The ofrenda we build to honor loved ones will include not only our distant past but also the very sorrow that we’re living through now. Read Story
Plus, fifty thousand purple martins descended on a parking lot in McAllen. Read Story
The LatestSee All
In Loving County, residents still feel the specter of the pandemic.
Eight miles from the nearest town, our ranch felt like a sanctuary. Until it didn’t.
A Belfast woman is looking for a few good corn husks.
In our second Being Texan video, Peter Holley explores San Antonio's botanicas, which have seen an uptick in customers amid the COVID pandemic.
A Midland woman wonders what to do if she meets a member of the family Ursidae in the wild.
The ofrenda we build to honor loved ones will include not only our distant past but also the very sorrow that we’re living through now.
Plus, fifty thousand purple martins descended on a parking lot in McAllen.
An Austin man ponders the unthinkable.
The TexanistSee All
Q: My husband, who is a grown man, sometimes drives around town without a shirt, as if he were some kind of a small-town teenager coming home from mowing lawns or the swimming hole. He says that it’s no big deal, but it is a big deal, right? He shouldn’t do this, should he? Please back me up here. Sandra Garcia, Fort Worth A: Wading into dustups between wives and… Read Story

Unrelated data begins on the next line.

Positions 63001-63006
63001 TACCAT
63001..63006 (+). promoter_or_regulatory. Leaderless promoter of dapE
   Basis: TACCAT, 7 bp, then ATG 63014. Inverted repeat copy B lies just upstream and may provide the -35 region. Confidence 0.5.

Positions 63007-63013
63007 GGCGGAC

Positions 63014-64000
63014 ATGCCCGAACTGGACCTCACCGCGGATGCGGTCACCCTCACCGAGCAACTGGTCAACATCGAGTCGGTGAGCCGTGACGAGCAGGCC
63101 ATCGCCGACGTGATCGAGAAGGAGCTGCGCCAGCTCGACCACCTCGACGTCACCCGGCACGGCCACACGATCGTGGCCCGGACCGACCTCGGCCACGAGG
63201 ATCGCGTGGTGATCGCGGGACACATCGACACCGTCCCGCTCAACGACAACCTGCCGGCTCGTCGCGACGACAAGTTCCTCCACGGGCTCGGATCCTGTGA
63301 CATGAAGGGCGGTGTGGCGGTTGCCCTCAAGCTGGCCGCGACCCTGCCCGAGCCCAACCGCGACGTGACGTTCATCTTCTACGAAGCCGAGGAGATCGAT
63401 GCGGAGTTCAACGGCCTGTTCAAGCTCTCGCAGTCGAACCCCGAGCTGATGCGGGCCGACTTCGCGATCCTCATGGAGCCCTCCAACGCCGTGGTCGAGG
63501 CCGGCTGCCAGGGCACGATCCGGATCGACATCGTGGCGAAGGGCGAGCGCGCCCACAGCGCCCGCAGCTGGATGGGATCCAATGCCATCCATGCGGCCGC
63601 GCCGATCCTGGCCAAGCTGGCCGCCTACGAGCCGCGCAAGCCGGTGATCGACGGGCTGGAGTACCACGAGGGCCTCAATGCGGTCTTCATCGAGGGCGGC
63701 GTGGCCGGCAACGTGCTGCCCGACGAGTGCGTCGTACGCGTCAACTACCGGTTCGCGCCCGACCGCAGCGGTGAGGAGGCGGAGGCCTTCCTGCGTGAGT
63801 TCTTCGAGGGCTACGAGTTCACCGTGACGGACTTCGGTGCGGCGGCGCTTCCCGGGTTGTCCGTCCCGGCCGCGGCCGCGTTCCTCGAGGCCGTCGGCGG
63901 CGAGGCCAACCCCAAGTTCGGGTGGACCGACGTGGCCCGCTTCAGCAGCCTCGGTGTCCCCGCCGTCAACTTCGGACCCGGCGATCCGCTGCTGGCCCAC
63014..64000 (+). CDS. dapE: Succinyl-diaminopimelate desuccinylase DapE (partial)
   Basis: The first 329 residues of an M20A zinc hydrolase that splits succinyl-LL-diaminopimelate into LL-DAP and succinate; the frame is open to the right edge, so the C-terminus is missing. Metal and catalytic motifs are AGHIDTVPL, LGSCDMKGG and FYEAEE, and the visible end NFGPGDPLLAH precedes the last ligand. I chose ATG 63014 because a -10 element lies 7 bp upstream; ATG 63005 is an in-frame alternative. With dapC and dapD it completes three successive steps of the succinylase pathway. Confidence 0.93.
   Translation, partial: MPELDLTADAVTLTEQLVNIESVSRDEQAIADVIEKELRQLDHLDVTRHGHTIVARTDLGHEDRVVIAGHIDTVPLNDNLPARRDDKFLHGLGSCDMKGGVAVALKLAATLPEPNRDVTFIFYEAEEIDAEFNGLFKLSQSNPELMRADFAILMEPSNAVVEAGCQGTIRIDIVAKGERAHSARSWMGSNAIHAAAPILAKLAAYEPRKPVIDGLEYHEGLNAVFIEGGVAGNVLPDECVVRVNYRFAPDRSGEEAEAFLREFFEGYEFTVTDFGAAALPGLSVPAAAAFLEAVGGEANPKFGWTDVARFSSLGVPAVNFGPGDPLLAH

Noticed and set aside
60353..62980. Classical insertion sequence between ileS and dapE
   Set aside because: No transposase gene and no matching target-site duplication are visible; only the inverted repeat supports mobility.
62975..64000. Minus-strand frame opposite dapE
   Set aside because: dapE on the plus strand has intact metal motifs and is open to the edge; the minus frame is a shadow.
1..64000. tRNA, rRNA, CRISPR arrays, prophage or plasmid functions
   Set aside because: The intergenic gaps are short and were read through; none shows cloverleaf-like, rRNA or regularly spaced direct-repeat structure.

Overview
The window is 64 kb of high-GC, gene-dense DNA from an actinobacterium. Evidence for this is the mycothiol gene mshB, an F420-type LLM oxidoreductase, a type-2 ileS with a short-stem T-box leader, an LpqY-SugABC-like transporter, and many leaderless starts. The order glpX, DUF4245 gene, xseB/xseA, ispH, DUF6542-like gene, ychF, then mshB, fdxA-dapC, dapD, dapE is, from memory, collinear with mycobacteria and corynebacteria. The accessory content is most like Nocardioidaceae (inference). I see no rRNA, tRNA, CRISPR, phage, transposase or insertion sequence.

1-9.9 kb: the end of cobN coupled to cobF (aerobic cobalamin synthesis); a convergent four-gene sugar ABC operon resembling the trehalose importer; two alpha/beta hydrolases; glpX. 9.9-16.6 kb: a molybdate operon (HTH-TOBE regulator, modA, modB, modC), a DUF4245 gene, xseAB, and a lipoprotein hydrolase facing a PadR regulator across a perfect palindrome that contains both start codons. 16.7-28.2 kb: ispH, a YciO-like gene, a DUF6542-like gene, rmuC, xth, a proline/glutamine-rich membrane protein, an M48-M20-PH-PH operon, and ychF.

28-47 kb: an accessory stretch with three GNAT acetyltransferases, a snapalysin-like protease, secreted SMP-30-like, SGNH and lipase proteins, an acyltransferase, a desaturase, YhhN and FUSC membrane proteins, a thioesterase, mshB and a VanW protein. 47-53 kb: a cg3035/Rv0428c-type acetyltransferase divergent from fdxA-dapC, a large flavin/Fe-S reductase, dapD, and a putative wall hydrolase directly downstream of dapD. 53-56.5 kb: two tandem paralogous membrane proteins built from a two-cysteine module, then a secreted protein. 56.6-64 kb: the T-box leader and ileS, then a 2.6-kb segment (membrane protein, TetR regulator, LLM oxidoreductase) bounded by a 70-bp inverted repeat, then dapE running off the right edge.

Country NotesSee All
Social distancing on a ranch in South Texas, one writer finds a diversion—and a sort of community—in studying the fragments of English dinnerware her predecessors left behind.
Some were written long ago. Some appeared this year. But whether it’s a sign about snakes or a sign about diesel fried chicken, a simple message seems to mean the most.
Some forty years ago, a desk was dragged to the top of a hill in Alpine that overlooks the Big Bend. The notebooks stashed inside continue to capture big thoughts from the people who travel there.
Lelton Morse races homing pigeons in Central Texas. He sends his birds hundreds of miles away, waits and watches, and knows they’re flying home.
Not many people will drive the mail to places the U.S. Postal Service won’t. Seventy-one-year-old Gilbert Lujan is one of them.
Small-town papers often serve as bearers of civic pride. But the former owners of Marfa’s Big Bend Sentinel and Presidio’s International learned long ago that writing the news meant looking out for their neighbors.
Healing a spooked horse takes time, patience, and skill. And maybe a little help from beyond.
The railway and Marfa are forever intertwined.